Concerns About the 341 Meeting
Many of my clients become concerned when they hear about the meeting of creditors. In most cases, providing a brief overview of the process alleviates their fears. The good news is that most creditors meetings, also called the “341 meeting of creditors” are a simple process of answering “yes” or “no” to some basic questions asked by a Chapter 7 or Chapter 13 Trustee assigned to administer your case. The Trustee is not a Judge.
What Will the Bankruptcy Trustee Ask?
The Trustee is concerned about the contents of your bankruptcy papers that you have filed with thecourt. Your bankruptcy attorney will be present during the examination. The meeting begins by the Trustee swearing you in under oath. The meeting is usually tape recorded. In rare instances, there may be a court reporter. You will need to bring your drivers’ license and social security card.
The best advice that I can provide is to be prepared. Before the hearing, take the time to read through your petition and schedules. Some standard questions include:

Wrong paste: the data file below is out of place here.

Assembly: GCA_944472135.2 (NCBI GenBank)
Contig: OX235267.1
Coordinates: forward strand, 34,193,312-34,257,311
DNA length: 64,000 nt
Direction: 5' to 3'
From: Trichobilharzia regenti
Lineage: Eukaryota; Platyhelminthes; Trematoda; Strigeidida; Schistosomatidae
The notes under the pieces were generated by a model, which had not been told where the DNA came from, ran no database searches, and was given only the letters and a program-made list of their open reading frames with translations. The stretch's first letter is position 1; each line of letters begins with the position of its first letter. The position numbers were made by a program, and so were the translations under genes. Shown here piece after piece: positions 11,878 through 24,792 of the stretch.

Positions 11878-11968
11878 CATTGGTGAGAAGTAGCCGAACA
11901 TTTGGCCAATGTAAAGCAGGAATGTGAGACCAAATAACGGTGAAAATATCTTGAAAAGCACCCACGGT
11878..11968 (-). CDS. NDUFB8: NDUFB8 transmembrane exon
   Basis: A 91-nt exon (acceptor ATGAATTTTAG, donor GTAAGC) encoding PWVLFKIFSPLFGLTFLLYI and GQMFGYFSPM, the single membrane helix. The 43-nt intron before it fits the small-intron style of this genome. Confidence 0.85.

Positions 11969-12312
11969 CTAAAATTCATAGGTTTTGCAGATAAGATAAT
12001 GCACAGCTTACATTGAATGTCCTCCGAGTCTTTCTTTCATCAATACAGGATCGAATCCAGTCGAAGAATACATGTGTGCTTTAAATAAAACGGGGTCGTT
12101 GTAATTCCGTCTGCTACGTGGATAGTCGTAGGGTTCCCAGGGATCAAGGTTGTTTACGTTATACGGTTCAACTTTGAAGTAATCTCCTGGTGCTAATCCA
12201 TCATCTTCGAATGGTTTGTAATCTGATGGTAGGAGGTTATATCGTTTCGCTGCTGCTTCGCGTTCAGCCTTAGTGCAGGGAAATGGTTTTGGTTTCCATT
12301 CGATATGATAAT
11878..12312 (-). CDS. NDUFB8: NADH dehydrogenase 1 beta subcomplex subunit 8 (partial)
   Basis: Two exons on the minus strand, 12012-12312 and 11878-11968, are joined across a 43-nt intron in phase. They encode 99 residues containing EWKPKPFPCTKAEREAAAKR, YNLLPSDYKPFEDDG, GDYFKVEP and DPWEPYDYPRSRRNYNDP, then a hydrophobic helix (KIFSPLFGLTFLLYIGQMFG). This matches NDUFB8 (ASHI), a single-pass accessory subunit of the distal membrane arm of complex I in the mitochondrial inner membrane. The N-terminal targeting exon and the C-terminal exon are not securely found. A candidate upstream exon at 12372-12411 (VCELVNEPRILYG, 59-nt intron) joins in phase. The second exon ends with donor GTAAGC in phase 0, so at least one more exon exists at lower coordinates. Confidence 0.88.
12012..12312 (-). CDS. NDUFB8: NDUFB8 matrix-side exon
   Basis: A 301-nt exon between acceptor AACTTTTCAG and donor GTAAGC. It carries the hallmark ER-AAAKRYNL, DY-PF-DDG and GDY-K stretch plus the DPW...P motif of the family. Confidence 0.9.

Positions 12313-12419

- Did you provide your attorney with all the information in your bankruptcy schedules?
- Did you read the schedules before signing?
- Did you list all of your assets and debts?
- Has anything changed after the filing of your case?
- Have you filed bankruptcy before?
- Have you used your credit cards within 3 months of filing of your case?
- Have you made any balance transfers within 6 months prior to filing your case?
- Do you owe anyone domestic support?
Each individual Trustee will have some variance on these questions. I always advise my clients to try and show up one hour early so he or she may watch the meetings of creditors held prior to his or her meeting. This should not only give you time to think about your answers, but should also help to calm your nerves.
The Trustee Might Ask About the Value of Your Assets
The Trustee may also inquire as to how you arrived at the values of your assets. This is especially the case when you have real estate that might have some potential equity. Usually the best way to answer these questions is to be armed with comparison values in the neighborhood.
Creditors Have the Right to Attend But Seldom Do
Your creditors have the right to appear and also examine you at this hearing. Again, some good news here. In most cases, a creditor does not show up at these hearings. Creditors who do attend are usually those with security interests and are seeking a reaffirmation agreement on their loans.
A. Forrest Morad, Atlanta Bankruptcy Attorney
Morad Law Group
4920 Roswell Rd.
Atlanta, GA 30342